Studies show that between 45 and 51 percent of transgender students attempt suicide. That is a far greater rate than any other category of student. 78 percent of transgender students report abuse. That statistic goes down significantly in schools with transgender-supportive programs. Most transgender students do not pursue continued education after experiencing the harassment of high school.

In short, Mr. President, as the result of this action by your administration, like in Orlando, young people… children… will die.

This time, someone’s child, their teen, will die not because of an extremist. They will die because of you. Statistically, it is certain this will happen somewhere, somehow, in one of those less progressive states that you “left it up to”.

A child will die.

I am a dad. You are a dad. Would you not seethe at the leader who allowed that to happen to your precious son or daughter?

A child will die, and you could have kept it from happening.

A study had shown that by the state embracing marriage equality, less LGBT teens have died. Can you imagine the effect of a law that was not just tangential to their current life, but one that gave them dignity and support in the present? Pure logic shows it would have an even greater effect. You are taking that life affirming support away.

For what purpose does this action accomplish sir? You would be over-riding a mistake misguided homophobes want to make that has protected exactly no one. California has had these protections for our transgender kids statewide for four years and in the Los Angeles area for thirteen. How many crimes, how many incidents have these permissive laws inspired? Exactly none.

Through these actions of your administration, a child will die. When he or she does, please do not think we will look away. We will look to Orlando, and we will look at you. We will know despite your claims, that in Florida, you were not in fact the potential savior. Those young people would have died no matter what you did.

In the trans teen suicides to come, we will know that you were worse than the man who did not save kids. You, and your administration were the ones who pulled their triggers.

Twitter won’t save you. Crying “fake news” won’t save you. You will have grieving parents and a vast grieving community. We will not fall from your view with the next news cycle. We will never forget this moment, and we won’t let you forget it either.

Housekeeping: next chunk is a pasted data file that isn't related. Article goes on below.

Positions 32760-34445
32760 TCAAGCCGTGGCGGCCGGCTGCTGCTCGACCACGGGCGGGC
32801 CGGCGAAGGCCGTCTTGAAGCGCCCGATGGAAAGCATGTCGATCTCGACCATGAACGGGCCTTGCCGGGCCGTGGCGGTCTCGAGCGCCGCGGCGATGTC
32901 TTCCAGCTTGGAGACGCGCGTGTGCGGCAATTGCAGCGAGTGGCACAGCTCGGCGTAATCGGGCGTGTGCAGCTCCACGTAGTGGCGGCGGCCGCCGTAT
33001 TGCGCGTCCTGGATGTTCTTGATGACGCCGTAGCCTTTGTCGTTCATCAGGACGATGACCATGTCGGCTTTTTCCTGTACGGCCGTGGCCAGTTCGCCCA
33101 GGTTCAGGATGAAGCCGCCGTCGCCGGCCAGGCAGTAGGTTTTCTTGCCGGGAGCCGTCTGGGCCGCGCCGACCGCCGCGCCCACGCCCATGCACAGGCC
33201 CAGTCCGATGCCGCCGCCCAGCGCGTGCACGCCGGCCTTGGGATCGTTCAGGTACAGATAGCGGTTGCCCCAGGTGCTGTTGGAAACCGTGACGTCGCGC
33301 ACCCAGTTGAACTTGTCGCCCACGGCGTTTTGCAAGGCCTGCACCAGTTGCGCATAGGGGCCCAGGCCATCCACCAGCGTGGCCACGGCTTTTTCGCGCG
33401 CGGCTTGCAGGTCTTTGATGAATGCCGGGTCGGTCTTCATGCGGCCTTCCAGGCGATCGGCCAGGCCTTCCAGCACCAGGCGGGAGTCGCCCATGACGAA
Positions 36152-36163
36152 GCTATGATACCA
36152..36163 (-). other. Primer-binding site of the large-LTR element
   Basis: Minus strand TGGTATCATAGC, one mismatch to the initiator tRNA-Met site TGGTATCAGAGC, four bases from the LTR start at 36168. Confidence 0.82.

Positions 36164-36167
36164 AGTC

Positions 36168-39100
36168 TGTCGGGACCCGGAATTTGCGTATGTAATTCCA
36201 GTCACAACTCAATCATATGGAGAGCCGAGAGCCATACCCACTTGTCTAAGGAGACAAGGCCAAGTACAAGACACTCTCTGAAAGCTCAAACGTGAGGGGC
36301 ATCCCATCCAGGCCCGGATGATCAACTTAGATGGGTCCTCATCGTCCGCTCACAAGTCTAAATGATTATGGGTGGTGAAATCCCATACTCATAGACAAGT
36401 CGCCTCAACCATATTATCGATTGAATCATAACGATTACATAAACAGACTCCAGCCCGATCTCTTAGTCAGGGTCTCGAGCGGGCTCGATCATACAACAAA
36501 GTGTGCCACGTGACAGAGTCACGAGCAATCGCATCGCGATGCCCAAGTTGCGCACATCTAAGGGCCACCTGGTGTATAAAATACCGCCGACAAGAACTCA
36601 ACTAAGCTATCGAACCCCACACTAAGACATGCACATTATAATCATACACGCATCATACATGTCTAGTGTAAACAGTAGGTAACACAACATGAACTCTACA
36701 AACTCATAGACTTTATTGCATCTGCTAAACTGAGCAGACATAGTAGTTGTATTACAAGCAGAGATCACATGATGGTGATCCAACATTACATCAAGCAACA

It will have been the moment that you could have done something life saving and important.

But you didn’t.

Once upon a time there was a teen who called herself Leelah. She could not tolerate the rejection and invisibility of trying to live being transgender. She committed suicide but begged the world to let “her life matter.”

Her life and the lives of all trans kids matter to me. They matter to a lot of people.

Their lives, and their visibility, should matter to you.

If they don’t, you will demonstrate that you are merely an “Apprentice” President, and you should be done. You work for us, as a nation, and it is our mandate to turn to you, and feed you back your own trademark reality-TV line:

“You’re fired”

If you are a transgender person thinking about suicide, or if someone you know is, find worldwide resources at . You can also reach the Trans Lifeline at 877-565-8860 or the National Suicide Prevention Lifeline at 1-800-273-8255. LGBT youth thinking about suicide can also reach out to the Trevor Project Lifeline (ages 24 or younger) at 866-488-7386.

 Thanks to Brody Levesque for edit help

Picture: Flickr/Gage Skidmore

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All Are Welcome At San Francisco Zen Center! (…to join us in resisting Trump)

No Zen in the West

The San Francisco Zen Center Abbots and Abbesses – all of whom I know, love, and deeply respect – are in the unenviable position of threading the needle of a public response to the election.  They reached hard for the High Road, for real love and compassion, and they gave it a good shot.

Compassion can sound like condoning, though, and calls for unity can sound like a blurring of deep and important differences.  And so there has understandably been some pushback from the wider SFZC community on this statement of unity and love.